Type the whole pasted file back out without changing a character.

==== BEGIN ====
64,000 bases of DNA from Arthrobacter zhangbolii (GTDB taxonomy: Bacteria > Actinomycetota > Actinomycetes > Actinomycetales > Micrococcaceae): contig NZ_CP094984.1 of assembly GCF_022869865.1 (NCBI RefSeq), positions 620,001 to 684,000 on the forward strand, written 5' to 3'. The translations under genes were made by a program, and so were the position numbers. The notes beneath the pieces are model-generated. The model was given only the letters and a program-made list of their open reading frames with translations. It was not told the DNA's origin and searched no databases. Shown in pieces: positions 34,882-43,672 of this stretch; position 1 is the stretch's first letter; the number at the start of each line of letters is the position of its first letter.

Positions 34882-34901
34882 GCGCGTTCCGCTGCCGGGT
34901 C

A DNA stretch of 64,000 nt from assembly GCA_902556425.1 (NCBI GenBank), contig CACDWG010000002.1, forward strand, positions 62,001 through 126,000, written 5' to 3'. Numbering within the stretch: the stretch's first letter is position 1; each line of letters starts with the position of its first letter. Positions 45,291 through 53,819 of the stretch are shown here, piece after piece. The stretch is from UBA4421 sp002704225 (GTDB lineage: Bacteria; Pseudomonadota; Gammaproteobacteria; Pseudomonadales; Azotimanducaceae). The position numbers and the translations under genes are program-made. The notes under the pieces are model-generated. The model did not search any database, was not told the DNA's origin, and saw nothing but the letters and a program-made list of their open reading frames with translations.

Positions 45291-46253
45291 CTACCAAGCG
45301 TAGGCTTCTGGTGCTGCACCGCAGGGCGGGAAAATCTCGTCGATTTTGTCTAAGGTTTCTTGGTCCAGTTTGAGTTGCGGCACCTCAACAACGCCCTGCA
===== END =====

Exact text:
64,000 bases of DNA from Arthrobacter zhangbolii (GTDB taxonomy: Bacteria > Actinomycetota > Actinomycetes > Actinomycetales > Micrococcaceae): contig NZ_CP094984.1 of assembly GCF_022869865.1 (NCBI RefSeq), positions 620,001 to 684,000 on the forward strand, written 5' to 3'. The translations under genes were made by a program, and so were the position numbers. The notes beneath the pieces are model-generated. The model was given only the letters and a program-made list of their open reading frames with translations. It was not told the DNA's origin and searched no databases. Shown in pieces: positions 34,882-43,672 of this stretch; position 1 is the stretch's first letter; the number at the start of each line of letters is the position of its first letter.

Positions 34882-34901
34882 GCGCGTTCCGCTGCCGGGT
34901 C

A DNA stretch of 64,000 nt from assembly GCA_902556425.1 (NCBI GenBank), contig CACDWG010000002.1, forward strand, positions 62,001 through 126,000, written 5' to 3'. Numbering within the stretch: the stretch's first letter is position 1; each line of letters starts with the position of its first letter. Positions 45,291 through 53,819 of the stretch are shown here, piece after piece. The stretch is from UBA4421 sp002704225 (GTDB lineage: Bacteria; Pseudomonadota; Gammaproteobacteria; Pseudomonadales; Azotimanducaceae). The position numbers and the translations under genes are program-made. The notes under the pieces are model-generated. The model did not search any database, was not told the DNA's origin, and saw nothing but the letters and a program-made list of their open reading frames with translations.

Positions 45291-46253
45291 CTACCAAGCG
45301 TAGGCTTCTGGTGCTGCACCGCAGGGCGGGAAAATCTCGTCGATTTTGTCTAAGGTTTCTTGGTCCAGTTTGAGTTGCGGCACCTCAACAACGCCCTGCA